U.S. airlines cancel flights, hotels book up before hurricane

NEW YORK, Mon Oct 29, 2012 –  Hurricane Sandy will likely cause financial headaches for U.S. airlines that canceled more than 7,000 flights to and from the Northeast corridor on Sunday.

Hotels in the region were busy handling cancellations for guests who could not get to destinations in the Northeast, extending stays for guests who could not leave town, and booking rooms for people who left their homes.

Airlines started cancelling flights in the U.S. Northeast region Sunday evening as cities from Washington D.C. to Boston braced for floods and high winds from the hurricane, which was expected to make landfall in the next few days.

According to Flightaware.com, more than 7,100 flights had been canceled by 9 p.m. on Sunday due to Sandy. Airlines waived fees for people who have to change travel plans because of the grounded flights.

In New York City, the timing of flight cancellations like US Airways, was determined by the city’s decision to start shutting down its mass transit systems at 7 p.m. as passengers would have no way to get to and from the airport.

U.S. Airways said it would likely have to cancel close to 2,000 flights because of the storm, starting at 7 p.m. Sunday. The airline said it expects to resume flights on Tuesday, but noted that flooding and the storm’s duration could cause additional delays.

The airline also said it would move planes from the hurricane zone to try to avoid damage. Repositioning those planes after the weather clears could cause additional delays.

Transportation consultant George Hamlin estimated that Sandy could cost the industry hundreds of millions of dollars.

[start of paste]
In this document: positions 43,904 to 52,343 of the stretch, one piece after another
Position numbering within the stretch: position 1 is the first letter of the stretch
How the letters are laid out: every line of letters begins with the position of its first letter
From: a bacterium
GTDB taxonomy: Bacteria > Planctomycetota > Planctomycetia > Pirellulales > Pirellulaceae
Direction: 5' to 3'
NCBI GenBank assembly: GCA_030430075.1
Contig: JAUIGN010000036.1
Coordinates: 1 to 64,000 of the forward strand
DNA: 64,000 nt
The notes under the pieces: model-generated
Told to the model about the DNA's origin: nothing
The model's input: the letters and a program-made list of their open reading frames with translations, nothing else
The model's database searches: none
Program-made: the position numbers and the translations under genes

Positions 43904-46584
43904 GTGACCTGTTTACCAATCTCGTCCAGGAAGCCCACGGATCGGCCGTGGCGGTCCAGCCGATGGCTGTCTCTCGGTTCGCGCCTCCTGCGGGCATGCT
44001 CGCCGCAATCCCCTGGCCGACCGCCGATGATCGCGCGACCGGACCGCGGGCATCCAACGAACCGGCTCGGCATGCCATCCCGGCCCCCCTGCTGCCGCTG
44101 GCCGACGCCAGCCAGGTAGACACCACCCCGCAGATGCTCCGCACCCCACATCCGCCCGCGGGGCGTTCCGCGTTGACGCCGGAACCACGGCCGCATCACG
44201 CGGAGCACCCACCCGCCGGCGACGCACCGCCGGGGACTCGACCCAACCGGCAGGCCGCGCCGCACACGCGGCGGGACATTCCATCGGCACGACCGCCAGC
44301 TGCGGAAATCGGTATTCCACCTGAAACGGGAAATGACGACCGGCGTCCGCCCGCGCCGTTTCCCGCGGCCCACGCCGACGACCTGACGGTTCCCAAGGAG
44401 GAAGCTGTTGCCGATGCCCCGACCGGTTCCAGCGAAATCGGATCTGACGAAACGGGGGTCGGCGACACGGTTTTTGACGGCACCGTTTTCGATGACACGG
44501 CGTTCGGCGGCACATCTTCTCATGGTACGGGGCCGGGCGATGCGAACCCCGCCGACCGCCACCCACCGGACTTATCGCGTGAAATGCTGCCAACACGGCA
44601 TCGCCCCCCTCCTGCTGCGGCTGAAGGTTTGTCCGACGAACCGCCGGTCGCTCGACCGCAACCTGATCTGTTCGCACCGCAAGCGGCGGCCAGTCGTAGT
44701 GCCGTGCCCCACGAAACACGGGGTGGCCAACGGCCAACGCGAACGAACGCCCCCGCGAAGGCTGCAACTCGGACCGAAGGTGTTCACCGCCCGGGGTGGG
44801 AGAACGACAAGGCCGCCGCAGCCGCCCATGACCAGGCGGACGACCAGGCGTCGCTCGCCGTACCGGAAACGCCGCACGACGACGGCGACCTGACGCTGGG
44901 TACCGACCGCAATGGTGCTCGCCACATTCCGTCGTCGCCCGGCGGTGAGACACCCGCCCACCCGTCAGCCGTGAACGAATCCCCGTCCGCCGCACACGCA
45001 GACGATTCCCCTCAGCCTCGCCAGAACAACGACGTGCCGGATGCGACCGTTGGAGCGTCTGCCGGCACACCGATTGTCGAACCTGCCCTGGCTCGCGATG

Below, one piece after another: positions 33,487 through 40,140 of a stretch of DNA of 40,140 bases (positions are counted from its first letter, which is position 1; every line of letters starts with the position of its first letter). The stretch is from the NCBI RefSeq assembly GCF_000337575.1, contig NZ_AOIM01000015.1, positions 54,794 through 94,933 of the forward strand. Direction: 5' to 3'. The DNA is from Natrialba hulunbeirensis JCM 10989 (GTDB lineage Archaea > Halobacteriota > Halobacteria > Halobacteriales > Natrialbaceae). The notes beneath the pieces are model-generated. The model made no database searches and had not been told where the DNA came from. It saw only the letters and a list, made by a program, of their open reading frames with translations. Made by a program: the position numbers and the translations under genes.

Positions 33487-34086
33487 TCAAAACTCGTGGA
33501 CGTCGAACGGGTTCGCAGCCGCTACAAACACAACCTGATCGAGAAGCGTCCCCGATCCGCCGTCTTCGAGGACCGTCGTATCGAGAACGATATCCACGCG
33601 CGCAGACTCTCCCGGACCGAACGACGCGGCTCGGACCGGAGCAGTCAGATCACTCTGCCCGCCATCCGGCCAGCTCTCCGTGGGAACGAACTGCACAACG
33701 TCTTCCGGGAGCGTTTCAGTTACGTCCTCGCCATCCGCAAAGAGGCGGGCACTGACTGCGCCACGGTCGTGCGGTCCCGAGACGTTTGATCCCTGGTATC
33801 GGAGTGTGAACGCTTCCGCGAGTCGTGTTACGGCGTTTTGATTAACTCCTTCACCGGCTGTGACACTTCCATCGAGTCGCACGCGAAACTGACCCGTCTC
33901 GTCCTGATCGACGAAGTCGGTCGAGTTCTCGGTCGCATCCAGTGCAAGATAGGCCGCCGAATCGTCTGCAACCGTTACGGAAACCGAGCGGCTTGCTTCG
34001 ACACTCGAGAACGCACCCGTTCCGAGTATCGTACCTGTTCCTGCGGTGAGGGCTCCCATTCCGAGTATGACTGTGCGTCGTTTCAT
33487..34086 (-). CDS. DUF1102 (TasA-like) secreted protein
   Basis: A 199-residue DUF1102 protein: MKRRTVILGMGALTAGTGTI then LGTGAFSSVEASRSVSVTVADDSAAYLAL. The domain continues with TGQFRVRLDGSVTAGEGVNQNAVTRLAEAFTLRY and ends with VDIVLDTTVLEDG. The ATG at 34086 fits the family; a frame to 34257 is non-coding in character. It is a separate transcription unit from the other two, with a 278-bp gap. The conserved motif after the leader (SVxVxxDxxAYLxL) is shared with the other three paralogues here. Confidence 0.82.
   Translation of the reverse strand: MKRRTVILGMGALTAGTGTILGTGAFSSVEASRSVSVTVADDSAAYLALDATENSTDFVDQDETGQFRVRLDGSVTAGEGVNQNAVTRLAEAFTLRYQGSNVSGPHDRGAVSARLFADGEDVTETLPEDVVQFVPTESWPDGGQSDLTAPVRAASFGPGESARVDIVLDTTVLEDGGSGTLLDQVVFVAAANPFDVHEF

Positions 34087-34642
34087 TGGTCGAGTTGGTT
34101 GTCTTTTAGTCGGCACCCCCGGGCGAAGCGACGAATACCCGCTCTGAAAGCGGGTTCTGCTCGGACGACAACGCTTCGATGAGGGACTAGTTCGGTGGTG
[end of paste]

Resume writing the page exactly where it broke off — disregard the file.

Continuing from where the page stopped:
U.S. airlines had profitable third-quarter, but growth concerns loom

WASHINGTON, Fri Oct 12, 2012 – U.S. airlines are expected to report solid profits for the third quarter, thanks to steady demand and fuel prices that declined toward the end of the period, but signs of slowing growth could spell challenges for the rest of the year.

Unit revenue – a measure of how much airlines can charge for tickets and how full planes are – decreased at many carriers in September. In addition, the number of passengers boarding planes at most big U.S. airlines fell, as travel started its seasonal slowdown in the month.

“The revenue environment appears to be softening a bit,” said Ray Neidl, an aerospace analyst with Maxim Group. “People will be looking to see if these trends continue into the fourth quarter.”

The earnings reports kick off next week, with AMR Corp.’s American Airlines reporting on Wednesday, followed by Southwest Airlines Co. on Thursday.

The third quarter is traditionally strong for airlines as it includes the benefit of some summer travel. Among the five major U.S. airlines, all are expected to report profits. AMR, currently undergoing restructuring in bankruptcy, is expected post its first profit after seven quarters of losses.

Southwest profit beats estimates on higher fares, demand

DALLAS, Thu Jul 19, 2012 – Southwest Airlines Co. beat analysts’ estimates with a 42-percent rise in quarterly profit on Thursday, helped by higher fares and robust demand despite a fragile U.S. economy.
U.S. airlines have merged, raised ticket prices and shown discipline in cutting back flights to match demand in a bid to return to stability over the past two years.
“Southwest and the rest of the airlines are really focusing in on the routes that are higher-yielding and more profitable, and as a whole that has helped the industry,” said Matthew Jacob, an airline analyst with ITG Investment Research.
Analysts said Southwest, which is looking to maintain its dwindling low-cost advantage against rivals that have restructured, made progress in controlling costs in the quarter.
Southwest, which acquired discount rival AirTran Holdings last year, said second quarter net income was $228 million, or 30 cents a share, compared with $161 million, or 21 cents a share, a year earlier. Excluding items, profit was 36 cents a share, higher than analysts’ expectations of 32 cents, according to Thomson Reuters I/B/E/S.